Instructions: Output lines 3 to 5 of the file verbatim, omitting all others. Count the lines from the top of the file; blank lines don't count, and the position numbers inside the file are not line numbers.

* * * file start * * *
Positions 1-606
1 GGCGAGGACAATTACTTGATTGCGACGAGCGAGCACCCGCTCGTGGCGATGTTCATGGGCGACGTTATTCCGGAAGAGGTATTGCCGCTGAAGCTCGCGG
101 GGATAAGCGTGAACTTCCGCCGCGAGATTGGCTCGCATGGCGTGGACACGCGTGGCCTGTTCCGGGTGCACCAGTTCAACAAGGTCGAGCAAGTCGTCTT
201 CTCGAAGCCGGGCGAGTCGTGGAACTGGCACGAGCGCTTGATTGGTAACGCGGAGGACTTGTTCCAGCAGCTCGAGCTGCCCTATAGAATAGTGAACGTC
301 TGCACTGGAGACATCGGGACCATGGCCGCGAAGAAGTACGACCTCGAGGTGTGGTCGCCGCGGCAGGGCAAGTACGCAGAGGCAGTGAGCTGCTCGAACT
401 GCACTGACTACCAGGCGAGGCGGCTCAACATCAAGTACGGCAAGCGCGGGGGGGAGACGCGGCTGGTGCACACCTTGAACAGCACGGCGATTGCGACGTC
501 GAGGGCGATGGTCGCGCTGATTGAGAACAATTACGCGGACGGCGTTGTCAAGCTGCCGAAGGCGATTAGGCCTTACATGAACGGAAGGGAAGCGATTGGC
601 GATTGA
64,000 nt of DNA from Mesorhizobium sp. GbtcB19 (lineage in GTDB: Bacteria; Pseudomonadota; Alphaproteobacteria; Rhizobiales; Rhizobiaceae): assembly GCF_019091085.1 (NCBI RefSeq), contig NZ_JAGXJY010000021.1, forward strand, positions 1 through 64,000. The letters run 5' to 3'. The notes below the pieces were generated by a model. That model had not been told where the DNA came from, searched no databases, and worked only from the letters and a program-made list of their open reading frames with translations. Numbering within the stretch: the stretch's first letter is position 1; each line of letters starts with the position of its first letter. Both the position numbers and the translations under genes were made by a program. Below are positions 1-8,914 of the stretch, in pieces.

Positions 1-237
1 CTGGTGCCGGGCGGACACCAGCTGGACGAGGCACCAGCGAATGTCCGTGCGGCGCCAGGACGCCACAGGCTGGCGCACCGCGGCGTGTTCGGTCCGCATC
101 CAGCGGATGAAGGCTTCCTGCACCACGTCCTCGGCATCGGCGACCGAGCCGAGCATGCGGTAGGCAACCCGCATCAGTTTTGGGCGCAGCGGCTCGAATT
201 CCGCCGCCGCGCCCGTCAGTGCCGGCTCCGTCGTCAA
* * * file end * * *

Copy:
101 GGATAAGCGTGAACTTCCGCCGCGAGATTGGCTCGCATGGCGTGGACACGCGTGGCCTGTTCCGGGTGCACCAGTTCAACAAGGTCGAGCAAGTCGTCTT
201 CTCGAAGCCGGGCGAGTCGTGGAACTGGCACGAGCGCTTGATTGGTAACGCGGAGGACTTGTTCCAGCAGCTCGAGCTGCCCTATAGAATAGTGAACGTC
301 TGCACTGGAGACATCGGGACCATGGCCGCGAAGAAGTACGACCTCGAGGTGTGGTCGCCGCGGCAGGGCAAGTACGCAGAGGCAGTGAGCTGCTCGAACT